• r2-200-10
    Column capital with Satyr head, overview. (©Archaeological Exploration of Sardis/President and Fellows of Harvard College)

Corinthian Head Capital from Screen Colonnade: Head of Satyr

Early 3rd C. AD, Roman
Sardis or Museum Inv. No.
Marble, Stone
Object Type
Sculpture Type
Capital, Mythological Figure
BE 61
B MC Screen Colonnade
B-Grid Coordinates
E57 / N66 *97.5
B. Incorporated in screen colonnade reconstruction.

The series of head capitals belong to the “screen colonnade” of ten double-engaged columns between the Imperial cult hall or “Marble Court,” MC, and the palaestra, Pa, at the E side of the Roman Gymnasium, B (see Fig. 4; Yegül, Bath Gymnasium Diss., 99). The colonnade is an integral part of the Court, and therefore must be dated to the same period. A monumental inscription on the architrave of the building is dedicated to Julia Domna, Caracalla, and Geta (name erased), and therefore must be dated to A.D. 211-212, the joint regnal year of Caracalla and Geta (BASOR 162, 42; Hirschland, Head Capitals). The other capitals in this series come from closely related colonnades--the screen in front of the hall to the N of MC, designated BE-N (Cat. 197, Cat. 209 Fig. 349-350, 367-368) and the Pa colonnade (Cat. 207, Cat. 208 Figs. 364-366). Some of the capitals, and casts of others, have been erected in the monumental reconstruction of this complex (Figs. 347-348; see also Hanfmann, Letters, 278, figs. 208-210).

There seems to be a major Dionysiac theme in the group of heads which survives: this includes Dionysus, maenads, and satyrs; in addition there are several heads of other divinities from the Olympian pantheon. Another thread which runs through this group is a series of references to Caracalla. Two of the heads may show an actual resemblance to him (Cat. 198 Figs. 351-352, Dionysus; Cat. 205 Fig. 362, Hermes) and a third (Cat. 204 Figs. 359-361) is reminiscent of Alexander the Great, for whom Caracalla had great admiration and whom he tried to emulate (M. Bieber, Alexander the Great, 76; L’Orange, Apotheosis, 39).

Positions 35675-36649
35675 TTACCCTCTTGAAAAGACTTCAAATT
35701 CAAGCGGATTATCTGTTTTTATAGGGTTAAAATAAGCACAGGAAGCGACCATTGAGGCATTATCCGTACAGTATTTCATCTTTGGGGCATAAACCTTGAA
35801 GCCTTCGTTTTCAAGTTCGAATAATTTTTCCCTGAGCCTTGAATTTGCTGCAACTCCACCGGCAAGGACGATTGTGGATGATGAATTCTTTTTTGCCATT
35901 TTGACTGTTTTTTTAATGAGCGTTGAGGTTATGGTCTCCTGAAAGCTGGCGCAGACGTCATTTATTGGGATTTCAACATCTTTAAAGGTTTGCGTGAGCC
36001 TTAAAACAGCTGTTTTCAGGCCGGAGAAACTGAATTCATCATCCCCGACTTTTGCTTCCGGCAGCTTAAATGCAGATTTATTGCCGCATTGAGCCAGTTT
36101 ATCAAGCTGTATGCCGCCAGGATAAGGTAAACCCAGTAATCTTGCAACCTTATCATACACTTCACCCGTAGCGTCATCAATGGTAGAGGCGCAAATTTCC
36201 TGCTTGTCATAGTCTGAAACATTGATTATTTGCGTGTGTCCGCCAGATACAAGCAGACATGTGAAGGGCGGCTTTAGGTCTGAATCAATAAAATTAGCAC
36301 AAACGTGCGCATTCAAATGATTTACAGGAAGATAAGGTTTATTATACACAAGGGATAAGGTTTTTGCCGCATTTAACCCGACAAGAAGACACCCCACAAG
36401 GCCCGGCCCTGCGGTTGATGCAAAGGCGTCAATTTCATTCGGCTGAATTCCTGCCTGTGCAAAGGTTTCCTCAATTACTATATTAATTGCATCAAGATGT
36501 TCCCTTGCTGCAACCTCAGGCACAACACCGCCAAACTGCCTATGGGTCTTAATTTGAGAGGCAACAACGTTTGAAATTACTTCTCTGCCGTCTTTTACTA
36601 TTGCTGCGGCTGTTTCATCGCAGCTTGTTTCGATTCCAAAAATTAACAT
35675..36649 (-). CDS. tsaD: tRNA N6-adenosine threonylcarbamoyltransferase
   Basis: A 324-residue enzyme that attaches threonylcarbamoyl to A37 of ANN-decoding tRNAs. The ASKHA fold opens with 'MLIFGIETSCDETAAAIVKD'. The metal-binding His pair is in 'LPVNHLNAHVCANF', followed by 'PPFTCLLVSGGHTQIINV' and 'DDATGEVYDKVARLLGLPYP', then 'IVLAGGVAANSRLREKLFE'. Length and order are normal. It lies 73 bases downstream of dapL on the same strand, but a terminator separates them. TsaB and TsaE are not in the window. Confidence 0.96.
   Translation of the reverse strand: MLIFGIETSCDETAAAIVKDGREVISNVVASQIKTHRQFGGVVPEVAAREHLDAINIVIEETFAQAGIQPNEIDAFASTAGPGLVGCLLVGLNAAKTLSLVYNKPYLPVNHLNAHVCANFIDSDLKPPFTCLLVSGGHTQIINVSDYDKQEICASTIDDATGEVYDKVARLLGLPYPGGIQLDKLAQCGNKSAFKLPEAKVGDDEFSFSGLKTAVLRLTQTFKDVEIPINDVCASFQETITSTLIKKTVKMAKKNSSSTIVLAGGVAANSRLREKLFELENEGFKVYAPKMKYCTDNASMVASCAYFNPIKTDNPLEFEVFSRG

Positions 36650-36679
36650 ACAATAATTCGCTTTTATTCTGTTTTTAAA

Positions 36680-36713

This round-faced satyr turns his head to the r., as it projects from the capital. The tendons in the neck on the l. side are shown taut. His hair, brushed back from the forehead, is deeply gouged into curls. His ears are pointed, his cheekbones high. The pupils are not indicated, but upper and lower lids are prominent. There are drilled dots in the inner and outer corners of the eyes, but otherwise they are chiseled. Incisions on the brows indicate hair. Nose, lips, and chin are damaged, but the mouth clearly was open and turned downwards at the corners. Sharply cut wrinkles separate cheeks from mouth.

The capital was Corinthian, as are all in the series from the screen colonnade, and has moldings of egg and dart and short vertical fluting.

See Cat. 198, Cat. 199, Cat. 200, Cat. 201, Cat. 202, Cat. 203, Cat. 204, Cat. 205, Cat. 206 (Figs. 351-363).

Capital: P.H. 0.425; W. 0.97. Head: H. 0.23; W. 0.18.
See Also
Published. Hirschland, Head Capitals, 16, 21, fig. 3 and pl. 6b.